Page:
Hurricane Survivors Turned to Technology in Florida and Texas continued
Tim Grollimund looks at the projected path of Hurricane Irma on his phone while staying in a shelter in Miami after evacuating his home in Key Largo along the Florida Keys, Saturday, Sept. 9, 2017. (AP Photo/David Goldman)
David JannettyAPM-EMH Program / Co-Director, Undergrad Public Service ProgramsJohn P. Burke School of Public Service and Education
Hurricane Survivors Turned to Technology in Florida and Texas
The recent hurricanes that passed through Texas and then Florida provided a stark reminder of how much we rely on technology and the many ways it can be leveraged to help us lead better lives, including keeping us safe when Mother Nature strikes. With Hurricanes Harvey and Irma providing a one-two punch in these States, many people relied on social media and smartphone apps to either report they were safe or seek emergency information and assistance. High winds from these major hurricanes and the storm surges that resulted in widespread flooding created survival situations for thousands of people in both States. Many survivors turned to a familiar friend, technology, to help them through these life-threatening situations. Here is some of the technology used by disaster survivors.
Facebook. Social media giant Facebook provides a feature called Safety Check. It allows users in disaster zones to declare themselves safe for the benefit of family members and friends. Additionally, if a user has not reported that they are safe, Safety Check allows family and friends to request their status. Facebook makes Safety Check easy to locate and simple to use. Ease of use is of particular importance for people who may be without power and using devices with limited battery capacity. Facebook knows you are in a disaster zone by determining your location through user-provided information, using the GPS feature on your device, or identifying the location from which you have accessed the Internet. Users will see the Safety Check option appear on their account when they first access it after an event has occurred in their area.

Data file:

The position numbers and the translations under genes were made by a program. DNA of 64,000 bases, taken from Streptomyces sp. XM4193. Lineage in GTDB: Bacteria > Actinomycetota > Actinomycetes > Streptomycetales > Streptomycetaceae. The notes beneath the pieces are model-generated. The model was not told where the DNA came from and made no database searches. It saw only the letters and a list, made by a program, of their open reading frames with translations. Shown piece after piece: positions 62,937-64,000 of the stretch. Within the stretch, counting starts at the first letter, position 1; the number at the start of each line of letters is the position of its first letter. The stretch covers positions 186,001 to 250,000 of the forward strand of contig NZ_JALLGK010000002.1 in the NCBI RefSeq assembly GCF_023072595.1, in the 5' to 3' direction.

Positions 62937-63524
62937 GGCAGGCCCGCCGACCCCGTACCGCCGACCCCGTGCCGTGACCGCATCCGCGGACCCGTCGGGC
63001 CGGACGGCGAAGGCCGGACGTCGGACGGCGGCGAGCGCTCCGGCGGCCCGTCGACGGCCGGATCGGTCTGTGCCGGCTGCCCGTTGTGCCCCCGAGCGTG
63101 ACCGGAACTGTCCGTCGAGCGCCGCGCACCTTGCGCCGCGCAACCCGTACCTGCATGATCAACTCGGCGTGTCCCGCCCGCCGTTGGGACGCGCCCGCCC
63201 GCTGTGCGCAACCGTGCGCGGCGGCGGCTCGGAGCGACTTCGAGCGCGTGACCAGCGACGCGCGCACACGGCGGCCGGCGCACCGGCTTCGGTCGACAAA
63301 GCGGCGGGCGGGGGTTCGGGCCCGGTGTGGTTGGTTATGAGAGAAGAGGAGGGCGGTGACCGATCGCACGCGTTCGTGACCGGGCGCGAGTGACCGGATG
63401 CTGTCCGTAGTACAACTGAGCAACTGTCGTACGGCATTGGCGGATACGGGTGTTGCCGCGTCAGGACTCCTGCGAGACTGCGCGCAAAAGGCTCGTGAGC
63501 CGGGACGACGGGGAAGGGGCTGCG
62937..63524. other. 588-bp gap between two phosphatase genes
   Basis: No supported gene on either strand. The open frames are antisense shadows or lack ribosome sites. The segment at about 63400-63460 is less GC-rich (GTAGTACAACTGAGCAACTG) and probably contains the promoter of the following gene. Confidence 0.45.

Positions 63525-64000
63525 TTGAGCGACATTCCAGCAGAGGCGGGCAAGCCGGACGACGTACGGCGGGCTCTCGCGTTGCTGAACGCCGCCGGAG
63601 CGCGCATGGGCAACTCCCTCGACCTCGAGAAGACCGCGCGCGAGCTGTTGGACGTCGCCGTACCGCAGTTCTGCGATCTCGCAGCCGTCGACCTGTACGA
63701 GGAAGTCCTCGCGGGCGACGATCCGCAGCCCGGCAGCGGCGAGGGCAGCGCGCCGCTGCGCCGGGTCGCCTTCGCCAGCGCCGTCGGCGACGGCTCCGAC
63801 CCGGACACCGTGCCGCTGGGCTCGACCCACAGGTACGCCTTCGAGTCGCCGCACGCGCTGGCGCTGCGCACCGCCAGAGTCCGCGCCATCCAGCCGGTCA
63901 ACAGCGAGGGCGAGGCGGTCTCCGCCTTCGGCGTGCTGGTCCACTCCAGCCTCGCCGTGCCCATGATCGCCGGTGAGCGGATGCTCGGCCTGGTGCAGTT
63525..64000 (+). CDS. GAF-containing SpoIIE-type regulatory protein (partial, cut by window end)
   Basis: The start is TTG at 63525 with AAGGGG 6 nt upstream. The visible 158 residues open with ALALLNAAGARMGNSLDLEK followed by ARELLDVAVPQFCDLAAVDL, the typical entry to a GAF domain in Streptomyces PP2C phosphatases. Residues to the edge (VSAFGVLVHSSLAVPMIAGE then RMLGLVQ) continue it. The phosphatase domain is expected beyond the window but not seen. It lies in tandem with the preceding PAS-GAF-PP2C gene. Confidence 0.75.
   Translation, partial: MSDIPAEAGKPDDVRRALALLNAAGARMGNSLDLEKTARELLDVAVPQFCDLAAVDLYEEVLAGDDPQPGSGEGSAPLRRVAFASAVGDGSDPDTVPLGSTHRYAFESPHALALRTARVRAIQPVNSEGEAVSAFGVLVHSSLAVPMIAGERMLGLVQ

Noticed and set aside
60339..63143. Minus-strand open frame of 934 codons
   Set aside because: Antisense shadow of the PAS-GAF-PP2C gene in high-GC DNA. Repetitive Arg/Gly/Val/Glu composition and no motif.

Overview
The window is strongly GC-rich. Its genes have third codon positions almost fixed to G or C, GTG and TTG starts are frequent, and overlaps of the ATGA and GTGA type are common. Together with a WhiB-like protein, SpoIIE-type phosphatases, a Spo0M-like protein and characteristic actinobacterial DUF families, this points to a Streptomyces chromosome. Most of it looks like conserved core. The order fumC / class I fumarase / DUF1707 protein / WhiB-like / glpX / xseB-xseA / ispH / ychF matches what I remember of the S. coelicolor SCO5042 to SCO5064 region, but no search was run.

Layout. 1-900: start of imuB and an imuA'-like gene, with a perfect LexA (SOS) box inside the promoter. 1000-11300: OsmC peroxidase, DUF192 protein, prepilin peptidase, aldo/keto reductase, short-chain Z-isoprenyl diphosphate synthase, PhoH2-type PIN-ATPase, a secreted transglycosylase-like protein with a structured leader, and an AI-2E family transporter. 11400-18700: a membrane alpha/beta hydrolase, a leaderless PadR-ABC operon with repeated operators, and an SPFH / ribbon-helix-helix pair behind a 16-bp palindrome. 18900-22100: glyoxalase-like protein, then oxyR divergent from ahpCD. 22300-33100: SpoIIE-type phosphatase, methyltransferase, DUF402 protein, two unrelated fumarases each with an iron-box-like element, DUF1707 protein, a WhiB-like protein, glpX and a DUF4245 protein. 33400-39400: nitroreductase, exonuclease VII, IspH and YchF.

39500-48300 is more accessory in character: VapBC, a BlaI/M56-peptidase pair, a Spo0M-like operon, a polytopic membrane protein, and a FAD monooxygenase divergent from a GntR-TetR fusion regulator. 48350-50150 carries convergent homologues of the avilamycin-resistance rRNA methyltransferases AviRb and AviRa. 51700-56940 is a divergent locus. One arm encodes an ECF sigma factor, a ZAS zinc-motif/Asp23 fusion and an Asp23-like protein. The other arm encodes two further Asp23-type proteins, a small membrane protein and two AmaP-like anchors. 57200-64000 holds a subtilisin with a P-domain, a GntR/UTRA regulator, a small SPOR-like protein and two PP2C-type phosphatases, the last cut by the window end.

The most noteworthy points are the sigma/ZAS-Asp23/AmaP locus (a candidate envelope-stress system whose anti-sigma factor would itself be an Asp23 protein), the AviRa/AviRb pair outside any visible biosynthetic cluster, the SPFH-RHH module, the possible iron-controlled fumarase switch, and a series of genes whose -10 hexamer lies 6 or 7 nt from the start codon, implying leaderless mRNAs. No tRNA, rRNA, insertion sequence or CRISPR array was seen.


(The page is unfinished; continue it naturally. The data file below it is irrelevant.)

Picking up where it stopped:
Twitter. During the hurricanes, Twitter users were able to use the Red Cross Twitter page to obtain information on disaster aid and assistance. The Red Cross used the page to continually push out information to survivors advising them of evacuation shelter locations and other disaster-related resources. The page provided a link to the Red Cross Safe and Well page, where people were able to register themselves as safe and well. Family and friends were also able to access the page and search the database.
FEMA app. The Federal Emergency Management Agency (FEMA) has an app that makes it easy for people living in disaster zones to provide basic damage assessments, including the ability to upload photos so that emergency personnel can make informed decisions about emergency response operations and disaster recovery strategies in that area. Additionally, app users can seek information about personal preparedness and disaster survival tips. Further, survivors can get the latest weather alerts and information about emergency shelters open in their areas. The app is designed to empower users by providing them with useful information so they can help themselves. This becomes critical in the minutes and hours after a disaster when first responders are often overwhelmed and unable to assist those in need.
With technology seemingly always at our fingertips, it is easy to understand why people are anxious to leverage it in new ways. It only makes sense to use technology in furtherance of our most primal motivators, the need to be safe and to survive no matter what Mother Nature has in store for us.
David Jannetty is the Program Chair for the Emergency Management and Homeland Security program at Post University and is Co-director for Undergraduate Public Service Programs in the John P. Burke School of Public Service and Education. David is a retired assistant deputy police chief with the Waterbury, CT Police Department. He has over 25 years of experience in emergency management, law enforcement, and school and workplace safety.